MOBILE, Ala. (WALA) - Vincent Anderson said Saturday morning will always be etched in his memory. That's the day a University of South Alabama police officer shot and killed his friend Gil Collar.
Anderson said Friday night, he and some friends were sitting around a picnic table hanging out, and Collar was part of that group.
He said Collar kept saying, "Something incredible is going to happen," and, "If this isn't real right now."
After an hour had passed, Anderson said Collar and one of his friends walked away towards another part of campus while the rest of the group stayed behind.
"A buddy of mine comes down and says, ‘We got to get Gil. He has no pants'. So we run up the hill and sure enough, he is there, and he's shirtless; he is pants less," Anderson said.
He said Collar had stripped down and was naked. Anderson describes Collar's mood as happy and excited.
At some point, Anderson said Collar and a friend broke away from the group, and that's the last time Anderson saw Collar alive.
"I was standing at the bottom of the hill, and I heard him. I didn't know at the time, but (he was) banging on the police windows. Then probably 15 seconds after, I heard a police officer yelling, ‘Get on the ground. ' I started running up the hill as fast as I can to stop something from happening, and they shot my friend," Anderson said. "I knew I needed to get there, and I just didn't make it. "
Anderson said his knees hit the ground and he started to cry.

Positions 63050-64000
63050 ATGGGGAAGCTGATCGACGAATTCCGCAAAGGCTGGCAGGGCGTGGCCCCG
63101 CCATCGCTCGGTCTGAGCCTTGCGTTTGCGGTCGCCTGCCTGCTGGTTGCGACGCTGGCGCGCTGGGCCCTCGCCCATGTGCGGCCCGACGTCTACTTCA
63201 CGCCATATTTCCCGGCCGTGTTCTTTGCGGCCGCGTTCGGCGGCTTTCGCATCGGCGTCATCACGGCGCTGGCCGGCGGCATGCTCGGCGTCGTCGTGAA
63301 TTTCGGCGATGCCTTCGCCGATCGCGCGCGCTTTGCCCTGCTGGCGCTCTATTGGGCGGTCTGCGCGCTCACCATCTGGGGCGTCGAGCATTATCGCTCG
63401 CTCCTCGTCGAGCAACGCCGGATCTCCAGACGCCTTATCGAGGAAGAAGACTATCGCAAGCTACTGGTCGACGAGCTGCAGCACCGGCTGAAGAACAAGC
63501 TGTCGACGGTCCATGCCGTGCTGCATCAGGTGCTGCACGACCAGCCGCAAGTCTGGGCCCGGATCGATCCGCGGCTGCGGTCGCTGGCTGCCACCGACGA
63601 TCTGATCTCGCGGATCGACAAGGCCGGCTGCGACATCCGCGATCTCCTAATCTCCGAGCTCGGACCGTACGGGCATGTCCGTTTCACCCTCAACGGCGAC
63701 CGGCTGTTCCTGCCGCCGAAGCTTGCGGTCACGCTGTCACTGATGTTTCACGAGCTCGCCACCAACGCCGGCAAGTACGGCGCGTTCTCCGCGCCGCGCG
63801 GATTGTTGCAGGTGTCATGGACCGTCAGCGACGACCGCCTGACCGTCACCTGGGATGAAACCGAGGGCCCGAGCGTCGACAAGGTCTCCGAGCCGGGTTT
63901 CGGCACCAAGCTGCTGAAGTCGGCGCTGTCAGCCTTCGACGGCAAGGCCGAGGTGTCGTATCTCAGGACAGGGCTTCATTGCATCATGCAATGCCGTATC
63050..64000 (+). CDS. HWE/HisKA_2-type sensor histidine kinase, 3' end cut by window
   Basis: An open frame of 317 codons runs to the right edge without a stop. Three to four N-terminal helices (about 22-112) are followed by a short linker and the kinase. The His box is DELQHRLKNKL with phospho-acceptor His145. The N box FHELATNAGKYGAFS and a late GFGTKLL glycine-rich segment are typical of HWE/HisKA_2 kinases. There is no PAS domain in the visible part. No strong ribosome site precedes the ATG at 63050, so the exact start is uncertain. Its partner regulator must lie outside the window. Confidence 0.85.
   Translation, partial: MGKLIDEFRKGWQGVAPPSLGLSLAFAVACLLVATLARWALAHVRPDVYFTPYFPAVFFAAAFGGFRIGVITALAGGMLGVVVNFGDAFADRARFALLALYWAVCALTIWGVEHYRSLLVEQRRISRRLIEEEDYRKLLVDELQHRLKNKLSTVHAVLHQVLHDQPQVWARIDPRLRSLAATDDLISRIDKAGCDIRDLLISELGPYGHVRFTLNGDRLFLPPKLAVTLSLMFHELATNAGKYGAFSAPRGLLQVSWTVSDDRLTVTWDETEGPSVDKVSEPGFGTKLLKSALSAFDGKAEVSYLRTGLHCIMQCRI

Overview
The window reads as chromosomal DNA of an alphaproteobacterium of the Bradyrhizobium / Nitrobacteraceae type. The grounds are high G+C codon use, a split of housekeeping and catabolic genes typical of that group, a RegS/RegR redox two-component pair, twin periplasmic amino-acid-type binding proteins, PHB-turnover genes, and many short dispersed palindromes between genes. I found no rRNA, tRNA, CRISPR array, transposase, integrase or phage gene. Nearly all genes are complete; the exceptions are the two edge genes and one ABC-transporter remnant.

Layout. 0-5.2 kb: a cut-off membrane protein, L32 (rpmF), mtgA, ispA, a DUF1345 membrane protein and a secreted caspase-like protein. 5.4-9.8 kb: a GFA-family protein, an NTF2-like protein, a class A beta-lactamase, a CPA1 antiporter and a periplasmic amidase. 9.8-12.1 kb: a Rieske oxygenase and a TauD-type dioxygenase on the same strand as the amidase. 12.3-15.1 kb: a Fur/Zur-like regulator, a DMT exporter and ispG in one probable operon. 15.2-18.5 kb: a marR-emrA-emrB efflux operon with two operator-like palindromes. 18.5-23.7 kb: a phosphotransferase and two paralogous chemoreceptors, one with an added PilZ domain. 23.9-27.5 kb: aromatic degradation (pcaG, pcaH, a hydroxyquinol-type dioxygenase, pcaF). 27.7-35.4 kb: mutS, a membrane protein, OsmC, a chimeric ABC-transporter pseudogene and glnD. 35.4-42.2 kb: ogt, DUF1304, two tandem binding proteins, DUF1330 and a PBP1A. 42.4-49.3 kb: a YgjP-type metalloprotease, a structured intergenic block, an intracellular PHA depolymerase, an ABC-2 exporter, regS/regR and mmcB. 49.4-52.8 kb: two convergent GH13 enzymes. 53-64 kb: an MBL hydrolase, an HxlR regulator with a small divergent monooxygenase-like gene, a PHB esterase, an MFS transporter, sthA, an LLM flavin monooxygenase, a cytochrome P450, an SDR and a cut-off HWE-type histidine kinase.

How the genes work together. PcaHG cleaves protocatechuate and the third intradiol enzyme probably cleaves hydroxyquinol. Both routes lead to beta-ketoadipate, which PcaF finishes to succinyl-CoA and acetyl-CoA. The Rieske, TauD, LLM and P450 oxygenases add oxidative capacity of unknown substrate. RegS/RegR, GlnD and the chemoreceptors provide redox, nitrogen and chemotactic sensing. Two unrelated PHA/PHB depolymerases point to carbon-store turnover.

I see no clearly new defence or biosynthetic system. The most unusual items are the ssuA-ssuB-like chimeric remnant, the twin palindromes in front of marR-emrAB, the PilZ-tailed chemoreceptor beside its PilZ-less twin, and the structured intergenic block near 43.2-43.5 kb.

"Another one of my buddies, he found Gil's clothes on the ground and walked past me, and I told him, ‘I think Gils been shot'. He just dropped his jaw and kept walking. And he gets to the police precinct,t and he has to see my friend on the ground," said Anderson.
Anderson said he didn't go to the police station because he didn't think it was safe. Instead, he went to his dormitory and tried to calm down.
"We all convinced ourselves that he's fine trying to rationalize that he's okay and then it just clicked. It had been 30 minutes since I had heard an ambulance come onto campus with sirens and lights, and I never heard them leave," said Anderson.
Anderson said knowing Collar has changed his life forever and Collar's death was a wakeup call.
He said in a way, Gil's passing saved his life.
"I just want to look up every day and say, ‘Be easy boss. I love you. I'm so sorry," said Anderson.
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